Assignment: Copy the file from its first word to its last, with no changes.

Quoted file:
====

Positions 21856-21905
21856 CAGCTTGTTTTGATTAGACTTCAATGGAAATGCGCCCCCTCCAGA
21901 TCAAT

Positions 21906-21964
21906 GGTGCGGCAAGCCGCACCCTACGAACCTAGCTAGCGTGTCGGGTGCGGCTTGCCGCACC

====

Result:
Positions 21856-21905
21856 CAGCTTGTTTTGATTAGACTTCAATGGAAATGCGCCCCCTCCAGA
21901 TCAAT

Positions 21906-21964
21906 GGTGCGGCAAGCCGCACCCTACGAACCTAGCTAGCGTGTCGGGTGCGGCTTGCCGCACC